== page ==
Purchase this article with an account.
TA Lawton; Colored Text Reduces Reading Rates 30% Suggesting Magno Pathways Provide Physiological Substrate That Controls Reading . Invest. Ophthalmol. Vis. Sci. 2002;43(13):4782.
Download citation file:
© ARVO (1962-2015); The Authors (2016-present)
Purpose: Immature magnocellular pathways have been proposed to explain the visual processing deficits experienced by dyslexic (poor) readers. If magnocellular pathways control reading, then colored text should not be read faster than black and white text (as suggested by using Irlen lenses), since magnocellular pathways are essentially color-blind. Methods: Computerized reading rates were measured for text that was colored red, green, blue, and yellow, or was white, on a black background, each equated so that contrast was 98% and the mean luminance was 8 cd/m2. We measured reading rates for text that was either unfiltered or filtered to compensate for the child's reduced contrast sensitivity functions, compared to adults. Thirty children in a public elementary school, half being dyslexic, and half being normal readers, 5 each in grades 1, 2, and 3, were studied. The child read continuous text that never repeated from a simple entertaining story. Reading fluency was measured using a double staircase method to measure the speed needed to read 5 words correctly 79% of the time. Results: Colored text was read 30% slower than equiluminant grayscale text, when reading either filtered or unfiltered colored text. This difference was significant, p<0.000001, analyzed using either Student's t test or the Mann-Whitney test. These reduced reading rates did not differ between normal and dyslexic readers. Moreover, filtered text, that activated magno pathways more than parvo pathways, was read twice as fast as unfiltered text, p<0.000001. Conclusion: Colored text makes reading more difficult, showing that colored filters do not improve reading fluency, increasing the saliency of text. This study provides more evidence that magnocellular pathways provide the physiological substrate that controls reading, and not the high acuity parvocellular pathways.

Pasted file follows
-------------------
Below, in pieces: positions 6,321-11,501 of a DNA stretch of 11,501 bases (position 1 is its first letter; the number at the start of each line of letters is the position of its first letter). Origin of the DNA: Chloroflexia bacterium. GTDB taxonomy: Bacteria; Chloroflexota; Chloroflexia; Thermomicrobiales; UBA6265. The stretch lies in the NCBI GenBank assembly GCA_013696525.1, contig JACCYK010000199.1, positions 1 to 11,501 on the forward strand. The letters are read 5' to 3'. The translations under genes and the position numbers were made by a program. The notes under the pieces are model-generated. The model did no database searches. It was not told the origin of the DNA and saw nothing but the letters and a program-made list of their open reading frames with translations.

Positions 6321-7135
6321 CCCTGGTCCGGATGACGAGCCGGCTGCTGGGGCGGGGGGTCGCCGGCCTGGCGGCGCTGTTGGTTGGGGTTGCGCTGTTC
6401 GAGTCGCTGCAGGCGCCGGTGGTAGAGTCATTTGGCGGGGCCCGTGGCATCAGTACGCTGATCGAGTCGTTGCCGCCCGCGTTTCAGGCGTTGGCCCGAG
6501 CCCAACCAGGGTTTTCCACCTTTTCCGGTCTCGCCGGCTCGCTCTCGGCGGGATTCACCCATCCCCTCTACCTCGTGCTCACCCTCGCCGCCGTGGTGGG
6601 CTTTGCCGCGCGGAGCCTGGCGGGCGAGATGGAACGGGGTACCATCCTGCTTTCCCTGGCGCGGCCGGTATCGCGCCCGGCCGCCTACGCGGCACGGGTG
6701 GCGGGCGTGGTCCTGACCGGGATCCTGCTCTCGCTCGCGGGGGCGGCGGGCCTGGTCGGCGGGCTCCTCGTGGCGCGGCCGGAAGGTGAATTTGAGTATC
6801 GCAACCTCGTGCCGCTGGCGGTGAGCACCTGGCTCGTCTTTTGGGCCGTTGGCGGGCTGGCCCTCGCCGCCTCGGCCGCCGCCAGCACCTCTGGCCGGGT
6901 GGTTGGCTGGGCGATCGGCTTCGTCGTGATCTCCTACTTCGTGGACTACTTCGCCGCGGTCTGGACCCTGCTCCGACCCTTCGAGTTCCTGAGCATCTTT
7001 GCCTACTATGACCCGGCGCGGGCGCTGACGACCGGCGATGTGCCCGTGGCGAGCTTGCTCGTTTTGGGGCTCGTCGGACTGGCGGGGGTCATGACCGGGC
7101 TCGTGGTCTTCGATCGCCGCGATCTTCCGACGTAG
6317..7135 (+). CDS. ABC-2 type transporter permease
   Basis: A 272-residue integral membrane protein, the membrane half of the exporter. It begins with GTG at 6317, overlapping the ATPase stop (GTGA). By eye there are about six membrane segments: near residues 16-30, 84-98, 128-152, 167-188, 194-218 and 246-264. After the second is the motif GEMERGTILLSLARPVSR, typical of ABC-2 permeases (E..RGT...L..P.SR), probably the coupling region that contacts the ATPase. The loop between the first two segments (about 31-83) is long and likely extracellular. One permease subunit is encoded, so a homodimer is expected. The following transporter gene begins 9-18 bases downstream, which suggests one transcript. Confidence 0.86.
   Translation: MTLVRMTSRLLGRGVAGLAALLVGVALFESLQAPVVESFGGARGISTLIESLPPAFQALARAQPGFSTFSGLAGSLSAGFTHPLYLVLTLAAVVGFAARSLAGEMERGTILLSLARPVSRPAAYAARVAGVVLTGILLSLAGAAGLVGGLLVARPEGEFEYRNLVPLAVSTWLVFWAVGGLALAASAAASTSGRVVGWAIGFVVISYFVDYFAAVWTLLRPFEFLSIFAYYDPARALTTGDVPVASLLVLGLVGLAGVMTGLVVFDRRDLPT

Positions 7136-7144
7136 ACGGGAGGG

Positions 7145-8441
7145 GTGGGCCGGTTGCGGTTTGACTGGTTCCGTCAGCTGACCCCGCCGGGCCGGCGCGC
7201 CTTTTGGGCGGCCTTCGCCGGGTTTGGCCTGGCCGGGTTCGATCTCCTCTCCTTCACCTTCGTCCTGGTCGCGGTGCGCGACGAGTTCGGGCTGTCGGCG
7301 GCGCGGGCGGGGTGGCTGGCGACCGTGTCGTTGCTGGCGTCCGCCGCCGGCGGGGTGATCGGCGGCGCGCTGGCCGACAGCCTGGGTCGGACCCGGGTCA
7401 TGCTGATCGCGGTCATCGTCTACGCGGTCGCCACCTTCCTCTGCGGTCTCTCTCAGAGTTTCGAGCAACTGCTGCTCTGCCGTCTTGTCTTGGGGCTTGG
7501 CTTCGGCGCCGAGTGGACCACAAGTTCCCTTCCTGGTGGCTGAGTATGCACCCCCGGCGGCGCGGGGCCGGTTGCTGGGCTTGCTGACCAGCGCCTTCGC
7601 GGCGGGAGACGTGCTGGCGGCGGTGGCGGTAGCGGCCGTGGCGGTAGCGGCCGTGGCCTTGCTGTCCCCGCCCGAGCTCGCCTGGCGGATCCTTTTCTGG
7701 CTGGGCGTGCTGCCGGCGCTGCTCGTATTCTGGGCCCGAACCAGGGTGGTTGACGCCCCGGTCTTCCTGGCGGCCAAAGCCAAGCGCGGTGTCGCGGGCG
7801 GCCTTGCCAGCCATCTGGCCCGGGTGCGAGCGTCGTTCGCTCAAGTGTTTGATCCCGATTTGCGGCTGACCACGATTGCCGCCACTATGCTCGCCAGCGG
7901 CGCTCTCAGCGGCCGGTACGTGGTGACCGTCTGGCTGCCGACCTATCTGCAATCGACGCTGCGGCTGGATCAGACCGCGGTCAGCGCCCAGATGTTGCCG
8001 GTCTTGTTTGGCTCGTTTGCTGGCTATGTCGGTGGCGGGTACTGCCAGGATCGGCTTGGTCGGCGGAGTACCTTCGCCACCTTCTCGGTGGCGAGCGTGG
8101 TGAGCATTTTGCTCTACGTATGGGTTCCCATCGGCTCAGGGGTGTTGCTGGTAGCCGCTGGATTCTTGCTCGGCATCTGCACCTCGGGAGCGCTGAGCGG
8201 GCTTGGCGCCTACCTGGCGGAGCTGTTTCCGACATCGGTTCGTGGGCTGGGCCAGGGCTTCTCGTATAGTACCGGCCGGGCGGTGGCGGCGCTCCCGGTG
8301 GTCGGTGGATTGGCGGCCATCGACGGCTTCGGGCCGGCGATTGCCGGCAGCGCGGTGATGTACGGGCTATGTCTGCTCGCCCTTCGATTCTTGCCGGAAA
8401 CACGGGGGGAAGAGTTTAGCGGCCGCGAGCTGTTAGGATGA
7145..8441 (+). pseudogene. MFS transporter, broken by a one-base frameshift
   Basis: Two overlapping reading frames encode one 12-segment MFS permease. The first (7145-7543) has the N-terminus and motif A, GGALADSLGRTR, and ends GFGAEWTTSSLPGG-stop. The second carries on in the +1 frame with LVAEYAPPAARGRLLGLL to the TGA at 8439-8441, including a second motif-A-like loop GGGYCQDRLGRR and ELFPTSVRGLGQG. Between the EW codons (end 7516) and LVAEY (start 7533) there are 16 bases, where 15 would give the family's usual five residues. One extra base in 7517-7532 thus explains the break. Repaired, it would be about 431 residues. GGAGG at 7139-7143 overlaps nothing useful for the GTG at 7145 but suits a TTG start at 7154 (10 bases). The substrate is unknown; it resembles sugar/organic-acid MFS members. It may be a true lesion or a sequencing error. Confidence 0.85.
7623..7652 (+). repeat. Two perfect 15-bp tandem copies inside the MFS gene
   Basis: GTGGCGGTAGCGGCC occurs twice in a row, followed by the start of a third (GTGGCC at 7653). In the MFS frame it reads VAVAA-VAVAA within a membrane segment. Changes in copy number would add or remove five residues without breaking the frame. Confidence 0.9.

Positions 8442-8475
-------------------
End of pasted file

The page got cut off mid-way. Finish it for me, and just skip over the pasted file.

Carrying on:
This PDF is available to Subscribers Only